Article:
Dealing with breach of trust is something the Big Four accounting firms, including PwC, have experience with as they face legal battles on issues such as international tax evasion and the improper mix of auditing and advisory services.
To reinforce PwC's commitment to investing in a more diverse workforce, and improving economic mobility – both issues the leadership institute considers essential to building trust – the company has allocated $ 125 million to help support 25,000 black and white To provide career coaching and mentoring to Latin American college students. PwC plans to hire 10,000 of them over the next five years.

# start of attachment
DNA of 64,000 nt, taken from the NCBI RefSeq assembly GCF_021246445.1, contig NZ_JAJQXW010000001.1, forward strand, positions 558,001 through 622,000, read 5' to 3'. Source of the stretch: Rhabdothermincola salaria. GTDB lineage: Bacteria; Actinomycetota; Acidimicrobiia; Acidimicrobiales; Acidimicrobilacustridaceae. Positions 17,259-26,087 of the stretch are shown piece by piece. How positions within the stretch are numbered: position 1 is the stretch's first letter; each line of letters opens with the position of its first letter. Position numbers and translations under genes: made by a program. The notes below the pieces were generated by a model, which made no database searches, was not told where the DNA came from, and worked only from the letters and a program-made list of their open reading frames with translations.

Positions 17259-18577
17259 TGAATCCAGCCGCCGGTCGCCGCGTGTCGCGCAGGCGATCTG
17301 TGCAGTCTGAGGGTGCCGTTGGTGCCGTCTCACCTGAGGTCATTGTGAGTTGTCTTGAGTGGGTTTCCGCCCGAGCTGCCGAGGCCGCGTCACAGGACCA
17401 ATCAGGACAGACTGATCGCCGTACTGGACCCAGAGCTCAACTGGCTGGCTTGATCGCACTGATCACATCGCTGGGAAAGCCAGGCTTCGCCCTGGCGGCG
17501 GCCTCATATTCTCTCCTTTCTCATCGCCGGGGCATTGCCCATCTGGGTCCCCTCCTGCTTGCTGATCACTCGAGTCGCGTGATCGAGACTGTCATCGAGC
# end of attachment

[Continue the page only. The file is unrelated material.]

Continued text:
The foundation for the initiative was laid two years ago, Ryan said when PwC embarked on a strategic review and consulted with clients on new directions for the company. By this point, Mr. Ryan had already reflected on diversity and inclusion and reported on PwC's progress on these issues.
Then the pandemic and social justice protests following the assassination of George Floyd inspired the company's leadership to pursue its new identity.
Mr Ryan said corporate executives often learned soft skills on the job and need help rethinking decisions in a way that maximizes confidence. It is understandable that many managers fall short, he added – but it is up to them to make up for the lost time.
"I don't see it in any way as an indictment of the current leadership," said Ryan. "The world is changing."
Continue readingRecognition…Andy Rain / EPA, via Shutterstock
Britain and Australia have "in principle" agreed on a free trade agreement, the British government announced on Tuesday, an agreement that should eventually abolish tariffs between the two countries.